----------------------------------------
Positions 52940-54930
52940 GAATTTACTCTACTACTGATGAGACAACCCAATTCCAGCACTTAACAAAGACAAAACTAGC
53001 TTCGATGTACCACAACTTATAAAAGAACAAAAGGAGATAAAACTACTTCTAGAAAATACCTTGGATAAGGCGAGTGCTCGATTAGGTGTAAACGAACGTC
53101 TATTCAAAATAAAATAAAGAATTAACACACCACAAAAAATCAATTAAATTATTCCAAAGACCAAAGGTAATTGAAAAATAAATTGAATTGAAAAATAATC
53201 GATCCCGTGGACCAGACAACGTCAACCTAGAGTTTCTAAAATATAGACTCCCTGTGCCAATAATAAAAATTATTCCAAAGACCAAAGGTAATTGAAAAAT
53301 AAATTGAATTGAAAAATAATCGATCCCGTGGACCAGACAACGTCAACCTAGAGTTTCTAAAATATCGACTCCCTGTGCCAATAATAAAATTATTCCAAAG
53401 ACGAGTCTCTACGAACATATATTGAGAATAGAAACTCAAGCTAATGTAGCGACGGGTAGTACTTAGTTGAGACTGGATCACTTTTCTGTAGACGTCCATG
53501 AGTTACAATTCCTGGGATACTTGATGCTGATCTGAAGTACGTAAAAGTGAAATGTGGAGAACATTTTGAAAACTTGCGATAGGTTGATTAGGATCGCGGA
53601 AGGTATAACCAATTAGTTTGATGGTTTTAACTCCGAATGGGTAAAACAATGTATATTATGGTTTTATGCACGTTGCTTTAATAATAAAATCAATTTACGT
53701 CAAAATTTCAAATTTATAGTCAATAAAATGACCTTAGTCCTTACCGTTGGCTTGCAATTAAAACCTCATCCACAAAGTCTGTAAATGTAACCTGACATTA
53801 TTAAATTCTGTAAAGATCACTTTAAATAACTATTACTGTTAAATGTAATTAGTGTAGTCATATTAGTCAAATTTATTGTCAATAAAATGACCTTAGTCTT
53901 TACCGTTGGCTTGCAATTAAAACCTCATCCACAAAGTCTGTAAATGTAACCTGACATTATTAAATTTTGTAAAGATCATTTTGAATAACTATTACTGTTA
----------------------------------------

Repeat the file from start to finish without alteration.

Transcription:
Positions 52940-54930
52940 GAATTTACTCTACTACTGATGAGACAACCCAATTCCAGCACTTAACAAAGACAAAACTAGC
53001 TTCGATGTACCACAACTTATAAAAGAACAAAAGGAGATAAAACTACTTCTAGAAAATACCTTGGATAAGGCGAGTGCTCGATTAGGTGTAAACGAACGTC
53101 TATTCAAAATAAAATAAAGAATTAACACACCACAAAAAATCAATTAAATTATTCCAAAGACCAAAGGTAATTGAAAAATAAATTGAATTGAAAAATAATC
53201 GATCCCGTGGACCAGACAACGTCAACCTAGAGTTTCTAAAATATAGACTCCCTGTGCCAATAATAAAAATTATTCCAAAGACCAAAGGTAATTGAAAAAT
53301 AAATTGAATTGAAAAATAATCGATCCCGTGGACCAGACAACGTCAACCTAGAGTTTCTAAAATATCGACTCCCTGTGCCAATAATAAAATTATTCCAAAG
53401 ACGAGTCTCTACGAACATATATTGAGAATAGAAACTCAAGCTAATGTAGCGACGGGTAGTACTTAGTTGAGACTGGATCACTTTTCTGTAGACGTCCATG
53501 AGTTACAATTCCTGGGATACTTGATGCTGATCTGAAGTACGTAAAAGTGAAATGTGGAGAACATTTTGAAAACTTGCGATAGGTTGATTAGGATCGCGGA
53601 AGGTATAACCAATTAGTTTGATGGTTTTAACTCCGAATGGGTAAAACAATGTATATTATGGTTTTATGCACGTTGCTTTAATAATAAAATCAATTTACGT
53701 CAAAATTTCAAATTTATAGTCAATAAAATGACCTTAGTCCTTACCGTTGGCTTGCAATTAAAACCTCATCCACAAAGTCTGTAAATGTAACCTGACATTA
53801 TTAAATTCTGTAAAGATCACTTTAAATAACTATTACTGTTAAATGTAATTAGTGTAGTCATATTAGTCAAATTTATTGTCAATAAAATGACCTTAGTCTT
53901 TACCGTTGGCTTGCAATTAAAACCTCATCCACAAAGTCTGTAAATGTAACCTGACATTATTAAATTTTGTAAAGATCATTTTGAATAACTATTACTGTTA